The International Documentary Festival Amsterdam - IDFA opens this November, with nine films supported by AFAC - of which four will hold their world premiere at the festival - featuring in its lineup. All nine films attest to the power of the camera in documenting conflicts, whether personal, social or political, yet at the same time, its power in bringing people closer together.
Premiering in the festival’s Frontlight section are two films: “2G” and “Donga”. “2G”, a documentary film by Algerian director Karim Sayad, tells the story of four former smugglers who are looking for new work after the government cracks down on the migrant routes between Libya and Niger. The protagonists decide to embark on a journey through the Sahara to join dozens of gold diggers lost in the middle of the desert. “Donga”, by Libyan director Muhannad Lamine, is the story of a fighter in the center of the Libyan conflict who carries a camera as his weapon of choice. Growing up under a dictatorship where history is monopolized by Gaddafi's glory, Donga decides to film everything, covering the war and everyday life up until the last moments of the regime.
The Best of Fests section of the festival showcases four other films: “Bye Bye Tiberias” by Lina Soualem from Palestine, an intimate documentary about four generations of women and their shared legacy of separation; “Machtat” by Sonia Ben Slama from Tunisia, which depicts the complex and painful reality of Fatma and her daughters, Najah and Wafa, who work as "machtat" (traditional musicians who play at wedding ceremonies); “The Mother of All Lies” by Asmae El Moudir, which presents a Moroccan woman's search for truth tangles within a web of lies in her family history; and “Three Promises” by Yousef Srouji from Palestine, one family’s journey through crisis, seen through the intimate filmmaking of a mother and her son.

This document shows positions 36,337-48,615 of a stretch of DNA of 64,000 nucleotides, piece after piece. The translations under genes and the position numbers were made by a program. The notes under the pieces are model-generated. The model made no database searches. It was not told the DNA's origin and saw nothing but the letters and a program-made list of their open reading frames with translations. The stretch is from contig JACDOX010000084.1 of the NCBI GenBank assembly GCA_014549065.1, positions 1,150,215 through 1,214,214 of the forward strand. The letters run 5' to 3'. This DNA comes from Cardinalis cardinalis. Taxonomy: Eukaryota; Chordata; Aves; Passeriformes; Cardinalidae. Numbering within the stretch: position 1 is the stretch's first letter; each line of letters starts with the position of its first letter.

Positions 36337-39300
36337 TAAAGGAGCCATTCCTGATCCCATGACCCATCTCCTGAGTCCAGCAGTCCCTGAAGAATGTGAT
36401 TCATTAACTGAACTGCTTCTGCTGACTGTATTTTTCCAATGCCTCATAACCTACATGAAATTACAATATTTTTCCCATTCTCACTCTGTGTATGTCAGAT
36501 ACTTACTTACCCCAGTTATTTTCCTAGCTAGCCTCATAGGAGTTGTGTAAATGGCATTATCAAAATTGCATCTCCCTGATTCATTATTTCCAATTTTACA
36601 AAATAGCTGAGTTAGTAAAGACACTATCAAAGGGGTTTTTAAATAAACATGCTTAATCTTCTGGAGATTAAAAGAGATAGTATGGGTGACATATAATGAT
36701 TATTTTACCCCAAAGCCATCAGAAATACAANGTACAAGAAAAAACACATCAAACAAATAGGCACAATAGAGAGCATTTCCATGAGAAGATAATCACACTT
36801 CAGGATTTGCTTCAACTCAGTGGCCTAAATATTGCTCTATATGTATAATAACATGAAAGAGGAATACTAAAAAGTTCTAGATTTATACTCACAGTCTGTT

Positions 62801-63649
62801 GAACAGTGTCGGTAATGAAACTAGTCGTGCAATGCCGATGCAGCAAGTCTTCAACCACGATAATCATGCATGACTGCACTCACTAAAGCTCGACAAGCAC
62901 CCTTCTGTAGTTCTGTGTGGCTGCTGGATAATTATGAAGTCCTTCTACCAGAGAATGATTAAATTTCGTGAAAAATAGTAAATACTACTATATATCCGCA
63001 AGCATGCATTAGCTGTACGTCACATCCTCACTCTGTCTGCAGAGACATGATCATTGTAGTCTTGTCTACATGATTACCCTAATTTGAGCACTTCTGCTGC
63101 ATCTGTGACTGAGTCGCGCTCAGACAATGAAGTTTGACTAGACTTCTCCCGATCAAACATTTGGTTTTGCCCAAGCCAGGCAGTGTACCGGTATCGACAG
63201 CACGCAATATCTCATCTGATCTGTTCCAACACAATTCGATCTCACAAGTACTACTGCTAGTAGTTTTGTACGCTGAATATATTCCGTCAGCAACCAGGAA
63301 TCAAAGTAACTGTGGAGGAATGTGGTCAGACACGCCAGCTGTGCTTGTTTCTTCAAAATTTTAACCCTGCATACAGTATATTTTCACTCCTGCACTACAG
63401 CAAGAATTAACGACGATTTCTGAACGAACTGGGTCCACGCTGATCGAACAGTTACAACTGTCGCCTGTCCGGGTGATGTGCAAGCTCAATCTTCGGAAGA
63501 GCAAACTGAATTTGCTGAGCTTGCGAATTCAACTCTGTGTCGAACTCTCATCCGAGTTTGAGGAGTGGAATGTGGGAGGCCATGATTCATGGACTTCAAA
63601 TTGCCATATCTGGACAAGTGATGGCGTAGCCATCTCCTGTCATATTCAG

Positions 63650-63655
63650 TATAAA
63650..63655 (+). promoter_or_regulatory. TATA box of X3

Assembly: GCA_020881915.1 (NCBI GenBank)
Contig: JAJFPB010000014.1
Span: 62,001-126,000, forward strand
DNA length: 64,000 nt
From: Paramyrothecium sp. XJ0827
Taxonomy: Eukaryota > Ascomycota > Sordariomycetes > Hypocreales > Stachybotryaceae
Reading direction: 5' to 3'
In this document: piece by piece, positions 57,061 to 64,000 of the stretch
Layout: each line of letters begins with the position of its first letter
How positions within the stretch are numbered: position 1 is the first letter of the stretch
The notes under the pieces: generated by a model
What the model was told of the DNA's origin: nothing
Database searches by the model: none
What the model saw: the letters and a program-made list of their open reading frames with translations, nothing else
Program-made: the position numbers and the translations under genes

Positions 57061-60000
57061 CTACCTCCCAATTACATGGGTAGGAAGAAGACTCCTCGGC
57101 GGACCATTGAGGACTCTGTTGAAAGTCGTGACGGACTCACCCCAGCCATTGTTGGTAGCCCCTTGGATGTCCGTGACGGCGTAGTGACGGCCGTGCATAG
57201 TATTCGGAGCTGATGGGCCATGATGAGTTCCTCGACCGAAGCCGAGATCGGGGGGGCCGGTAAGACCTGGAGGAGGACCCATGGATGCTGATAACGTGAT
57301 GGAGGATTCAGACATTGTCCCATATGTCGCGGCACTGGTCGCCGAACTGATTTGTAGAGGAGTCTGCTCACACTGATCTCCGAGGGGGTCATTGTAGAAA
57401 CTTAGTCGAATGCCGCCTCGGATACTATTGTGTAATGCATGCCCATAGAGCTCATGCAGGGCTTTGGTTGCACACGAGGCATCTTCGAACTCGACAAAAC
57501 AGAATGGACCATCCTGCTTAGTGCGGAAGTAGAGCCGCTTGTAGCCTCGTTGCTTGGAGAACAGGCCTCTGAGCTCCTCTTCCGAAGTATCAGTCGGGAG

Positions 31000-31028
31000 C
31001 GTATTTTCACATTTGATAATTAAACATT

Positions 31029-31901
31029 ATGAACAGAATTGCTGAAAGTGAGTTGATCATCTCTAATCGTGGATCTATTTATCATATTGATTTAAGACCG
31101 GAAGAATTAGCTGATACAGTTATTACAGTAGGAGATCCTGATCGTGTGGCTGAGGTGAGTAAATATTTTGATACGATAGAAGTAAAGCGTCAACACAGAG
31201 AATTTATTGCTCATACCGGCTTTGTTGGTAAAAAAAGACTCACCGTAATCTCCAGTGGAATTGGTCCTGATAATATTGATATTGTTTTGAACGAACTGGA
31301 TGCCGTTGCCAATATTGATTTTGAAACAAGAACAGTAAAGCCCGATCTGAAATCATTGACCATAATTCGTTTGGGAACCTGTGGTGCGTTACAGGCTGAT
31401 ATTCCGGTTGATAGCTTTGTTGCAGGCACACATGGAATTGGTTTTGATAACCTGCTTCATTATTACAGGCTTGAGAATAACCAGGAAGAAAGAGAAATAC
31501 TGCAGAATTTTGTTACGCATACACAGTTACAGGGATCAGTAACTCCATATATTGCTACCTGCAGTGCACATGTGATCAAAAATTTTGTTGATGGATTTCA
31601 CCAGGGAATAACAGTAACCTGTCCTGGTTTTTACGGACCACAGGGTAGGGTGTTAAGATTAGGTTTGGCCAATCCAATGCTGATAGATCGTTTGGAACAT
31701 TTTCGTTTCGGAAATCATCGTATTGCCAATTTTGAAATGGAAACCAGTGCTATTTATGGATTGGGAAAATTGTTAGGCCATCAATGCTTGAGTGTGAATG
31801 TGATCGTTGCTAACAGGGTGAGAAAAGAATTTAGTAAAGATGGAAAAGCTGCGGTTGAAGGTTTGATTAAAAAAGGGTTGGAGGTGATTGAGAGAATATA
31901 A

In the Corresponding Cinemas section, we have “Capital” by Basma al-Sharif from Palestine, an offbeat satirical short focused on the rise of fascism in Egypt.
Two other films will hold their world premieres at the festival: premiering in the Luminous section is Mohamad Sabah and Danielle Davies’ film “Embodied Chorus” (Lebanon), a brave open cinematic conversation about the experience of sexually transmitted infections. Finally, Yaser Kassab’s “Chasing the Dazzling Light” (Syria) will premiere in the Envision section. After Yaser learns that his father has an unfulfilled dream of becoming a filmmaker, he decides to make a joint film with his father that challenges the distance that separates their countries of residence—Sweden and Syria. “Chasing the Dazzling Light” thus becomes a place where family members meet.
Another AFAC-supported film will participate in the festival’s industry section, IDFA Forum: “Son of the Streets” by Mohammed Almughanni from Palestine. The film tells the story of Khodor, a 13 year-old boy whose family tries to issue him an ID document that proves his existence and gives him the right to education, healthcare and movement outside of the Palestinian refugee camp of Shatila in Beirut, Lebanon. Throughout the process, many of the family’s old secrets are revealed.
For more information and the schedule of screenings, visit the festival’s website.